Conversation transforms Archbishop’s Student Leadership Forum


Archbishop of Sydney Anthony Fisher has urged student leaders from 49 Sydney Catholic high schools to embrace genuine conversation as a tool for leading positive change.

His Grace was keynote speaker at the 2017 Archbishop’s Student Leadership Forum. About 250 students attended the event at St Mary’s Cathedral College on 7 November.

The forum adopted the World Youth Day 2017 theme “The mighty one has done great things for me and holy is his name” (Lk 1:49), and drew on Mary’s example of leadership.

The event was held a day after Sydney high school students drew praise for their open conversation in the panel and audience of a special episode of the ABC’s Q&A, which focused on their views on school funding and refugee policy. Champagnat Catholic College Pagewood students attended both the filming and the forum.

I hope … you will be people with a sense of purpose, of mission, of readiness to ‘convirtiro’ – to transform the world.

– Archbishop Anthony Fisher OP

Archbishop Fisher spoke of Mary as a model of genuine conversation, who questioned others and listened with an open heart and mind.

He said the word conversation came from the Latin term ‘convertiro’ – to transform – and encouraged them to engage with opportunities for this and social justice.

The Archbishop said these ‘opportunities for goodness’ made schools a kind of ‘gym for the soul’.

“We are challenged to rebuild a culture of civil discourse where we can debate serious questions with passion and candour, but also converse humbly and respectfully,” he said.

“As leaders of schools today and of our community tomorrow, I pray that you will cultivate the art of genuine conversation.

“In doing so you will be cultivating character, habits of listening, pondering, speaking and acting in service of God and others. That will set you up not just for a good 2018, but for the best life beyond.

“I hope some of you will become spouses and parents, priests and religious, teachers or politicians, but that all of you will be people with a sense of purpose, of mission, of readiness to ‘convirtiro’ – to transform the world. And that starts now.”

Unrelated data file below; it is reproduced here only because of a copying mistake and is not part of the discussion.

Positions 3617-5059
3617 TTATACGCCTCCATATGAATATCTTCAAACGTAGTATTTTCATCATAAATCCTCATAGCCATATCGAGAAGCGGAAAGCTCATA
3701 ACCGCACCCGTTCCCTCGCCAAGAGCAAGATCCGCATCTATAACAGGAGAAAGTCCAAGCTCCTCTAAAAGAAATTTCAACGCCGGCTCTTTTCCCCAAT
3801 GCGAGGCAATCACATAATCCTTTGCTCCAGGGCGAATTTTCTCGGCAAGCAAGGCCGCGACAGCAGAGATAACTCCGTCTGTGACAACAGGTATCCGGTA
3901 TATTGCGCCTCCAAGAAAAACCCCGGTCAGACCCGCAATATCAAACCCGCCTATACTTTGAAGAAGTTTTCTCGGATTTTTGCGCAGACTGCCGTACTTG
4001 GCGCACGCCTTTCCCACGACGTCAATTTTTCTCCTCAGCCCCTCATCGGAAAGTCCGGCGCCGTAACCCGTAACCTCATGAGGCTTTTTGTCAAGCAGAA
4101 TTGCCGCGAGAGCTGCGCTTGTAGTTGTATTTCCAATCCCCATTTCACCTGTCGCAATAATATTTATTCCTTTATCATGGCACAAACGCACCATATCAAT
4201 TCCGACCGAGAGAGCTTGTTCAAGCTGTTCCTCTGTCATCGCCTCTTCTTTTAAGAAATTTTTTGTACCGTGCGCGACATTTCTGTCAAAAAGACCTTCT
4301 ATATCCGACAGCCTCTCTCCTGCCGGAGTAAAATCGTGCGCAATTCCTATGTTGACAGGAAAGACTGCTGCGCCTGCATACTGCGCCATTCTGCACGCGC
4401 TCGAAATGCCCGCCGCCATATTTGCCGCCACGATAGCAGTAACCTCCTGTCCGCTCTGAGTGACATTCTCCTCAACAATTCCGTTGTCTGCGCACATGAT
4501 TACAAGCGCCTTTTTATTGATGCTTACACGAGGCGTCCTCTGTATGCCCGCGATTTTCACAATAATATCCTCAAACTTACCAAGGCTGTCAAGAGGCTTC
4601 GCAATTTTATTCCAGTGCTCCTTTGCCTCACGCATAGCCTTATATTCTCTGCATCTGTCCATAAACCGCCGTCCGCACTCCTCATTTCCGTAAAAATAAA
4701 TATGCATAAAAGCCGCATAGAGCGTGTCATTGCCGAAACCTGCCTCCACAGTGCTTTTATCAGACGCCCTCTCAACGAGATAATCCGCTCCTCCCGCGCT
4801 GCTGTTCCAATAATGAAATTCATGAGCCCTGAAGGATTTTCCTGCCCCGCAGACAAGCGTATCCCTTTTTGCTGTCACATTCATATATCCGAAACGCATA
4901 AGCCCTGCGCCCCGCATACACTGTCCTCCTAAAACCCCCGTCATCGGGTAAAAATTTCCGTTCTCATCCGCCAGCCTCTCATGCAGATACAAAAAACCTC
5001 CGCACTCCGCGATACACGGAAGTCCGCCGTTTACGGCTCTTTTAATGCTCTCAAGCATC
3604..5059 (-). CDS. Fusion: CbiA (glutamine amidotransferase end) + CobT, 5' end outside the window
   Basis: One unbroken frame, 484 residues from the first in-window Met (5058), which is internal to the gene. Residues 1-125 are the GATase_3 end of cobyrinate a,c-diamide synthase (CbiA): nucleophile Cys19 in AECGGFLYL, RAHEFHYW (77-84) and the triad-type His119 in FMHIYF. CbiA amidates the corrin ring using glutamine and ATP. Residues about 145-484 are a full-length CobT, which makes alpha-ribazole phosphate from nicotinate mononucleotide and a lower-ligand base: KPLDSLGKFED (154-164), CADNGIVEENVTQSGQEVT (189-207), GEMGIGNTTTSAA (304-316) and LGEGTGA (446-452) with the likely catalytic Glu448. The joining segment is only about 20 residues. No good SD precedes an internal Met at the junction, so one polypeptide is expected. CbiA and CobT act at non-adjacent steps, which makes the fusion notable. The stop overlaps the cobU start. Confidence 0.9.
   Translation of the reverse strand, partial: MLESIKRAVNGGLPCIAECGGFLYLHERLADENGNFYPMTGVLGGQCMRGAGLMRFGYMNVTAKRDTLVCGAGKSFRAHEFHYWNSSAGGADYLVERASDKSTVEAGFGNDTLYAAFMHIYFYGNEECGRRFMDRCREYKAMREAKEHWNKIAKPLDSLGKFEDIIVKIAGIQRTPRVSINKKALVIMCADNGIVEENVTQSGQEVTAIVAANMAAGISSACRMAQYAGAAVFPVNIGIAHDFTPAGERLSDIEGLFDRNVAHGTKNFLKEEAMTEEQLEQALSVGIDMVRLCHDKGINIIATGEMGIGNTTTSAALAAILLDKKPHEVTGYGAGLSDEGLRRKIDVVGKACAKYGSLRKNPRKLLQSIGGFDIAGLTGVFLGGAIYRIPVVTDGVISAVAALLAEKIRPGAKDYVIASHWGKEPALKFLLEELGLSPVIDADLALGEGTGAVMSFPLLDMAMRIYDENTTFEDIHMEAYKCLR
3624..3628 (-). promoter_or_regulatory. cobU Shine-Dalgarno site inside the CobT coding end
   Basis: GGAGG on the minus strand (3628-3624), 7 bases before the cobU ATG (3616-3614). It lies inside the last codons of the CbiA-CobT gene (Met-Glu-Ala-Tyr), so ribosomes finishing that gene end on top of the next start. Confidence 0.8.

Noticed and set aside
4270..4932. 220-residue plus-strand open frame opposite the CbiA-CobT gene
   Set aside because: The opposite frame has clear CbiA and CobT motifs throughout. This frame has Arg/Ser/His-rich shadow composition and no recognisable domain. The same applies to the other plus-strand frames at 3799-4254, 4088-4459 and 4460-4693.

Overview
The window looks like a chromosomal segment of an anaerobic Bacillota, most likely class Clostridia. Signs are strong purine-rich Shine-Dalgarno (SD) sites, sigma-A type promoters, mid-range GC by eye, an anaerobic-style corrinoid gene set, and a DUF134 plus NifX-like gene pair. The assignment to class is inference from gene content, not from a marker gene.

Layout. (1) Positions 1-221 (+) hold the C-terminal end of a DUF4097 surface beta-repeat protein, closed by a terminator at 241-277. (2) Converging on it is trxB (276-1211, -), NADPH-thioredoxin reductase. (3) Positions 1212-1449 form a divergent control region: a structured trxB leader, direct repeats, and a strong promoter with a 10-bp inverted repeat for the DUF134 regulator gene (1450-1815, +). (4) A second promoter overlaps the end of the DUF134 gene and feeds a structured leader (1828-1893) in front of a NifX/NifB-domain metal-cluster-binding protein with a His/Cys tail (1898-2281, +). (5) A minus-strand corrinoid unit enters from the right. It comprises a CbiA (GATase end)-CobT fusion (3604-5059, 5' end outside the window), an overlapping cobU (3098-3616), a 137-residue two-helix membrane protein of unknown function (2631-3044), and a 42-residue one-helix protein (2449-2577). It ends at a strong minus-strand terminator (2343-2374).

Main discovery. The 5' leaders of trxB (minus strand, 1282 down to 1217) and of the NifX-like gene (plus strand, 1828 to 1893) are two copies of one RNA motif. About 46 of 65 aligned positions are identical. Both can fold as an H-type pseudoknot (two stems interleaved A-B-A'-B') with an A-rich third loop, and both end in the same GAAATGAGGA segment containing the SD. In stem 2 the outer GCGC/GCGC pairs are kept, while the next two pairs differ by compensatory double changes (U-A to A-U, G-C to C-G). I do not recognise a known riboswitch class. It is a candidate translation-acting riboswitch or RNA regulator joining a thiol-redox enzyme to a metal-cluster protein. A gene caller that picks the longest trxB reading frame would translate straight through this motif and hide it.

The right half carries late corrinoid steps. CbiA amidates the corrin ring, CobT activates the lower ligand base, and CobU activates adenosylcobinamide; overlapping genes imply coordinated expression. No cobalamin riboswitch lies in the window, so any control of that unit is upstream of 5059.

After the talk, focus groups with student leaders from a mix of schools discussed how to respond to Mary’s example as leaders in their school communities, and the challenges they may face in the task.

The event provided a deeper look at leadership and faith ahead of the Australian Catholic Youth Festival in December. It ended with a blessing of the students, many only one month into their Year 12 leadership roles.

Student voice

Students share their thoughts on the inspiration Mary provides them as school leaders, ideal qualities for their role and the challenges it presents.

De La Salle Catholic College Ashfield social justice leader Alfred Niumatawalu:

“As leaders we face the challenge of being able to voice your opinion and have the courage to stand firm in word as well. We spoke about discovering new ways to present ideas and opinions to the community.

“We feel that growing up in an environment where there is increasingly more conflict in the world, having the courage to voice your opinion is important not only as students but as leaders in the wider community and church.”

St Ursula’s College Kingsgrove committee captain for social justice and school liturgical life, Dana Stribk:

“We spoke about the importance of leaders showing good communication skills – most importantly listening. We believe that Mary showed this through the way she communicated with God, and that highlights the respect and trust they had for each other.”

St Mary’s Cathedral College administration prefect Liam Barrett:

“One of the things our group thought was especially difficult in school communities was being able to profess your faith. We live in an increasingly secular society and while we are all at Catholic schools not everyone is as engaged, so standing firm on a Marion example is a particular challenge.”

Mary Mackillop College Wakeley college captain Erin Zappia:

“Mary Mackillop being a good role model has an affect on what we do at the College and how we strategise.

“Leadership is really about service. You’re not just a leader by having a badge; it’s by serving others so that’s what needs to come first.”

Mary Mackillop College Wakeley vice captain Jassamyn Reyesvega:

“Definitely communication and understanding are the most important leadership qualities – being leaders not for ourselves, but for our school and the students there. Being able to communicate ideas not just to our leadership team but to every cohort of girls helps because understanding their values and what they want is important.

“The forum was an opportunity to meet new leaders from other Catholic schools of the same age.”

Mary Mackillop College Wakeley house captain Krystina Sammour:

“We really try to take the student voices and put them into what we implement because without the students we aren’t leaders.”

Holy Spirit Catholic College Lakemba school captain, Rose Kim:

“We had a common thread of servant leadership – approaching students, staff and the whole school community. Through serving others and putting others first we are able to show humility, patience and passion, which are the qualities that Mary ultimately showed.”

Champagnat Catholic College Pagewood leader Rick:

“Our inspiration from Mary in our school leadership – she had blind faith, even though she didn’t understand sometimes what was going on, she stayed true to what she believed in and met challenges with faith.”

Brigidine College Randwick leader Georgia:

“We believe the most inspirational thing about Mary was her ability to balance her lifestyle. As leaders we are faced with the challenges of sport as well as our HSC life and sometimes that means making sacrifices for the people and the students that we represent.”


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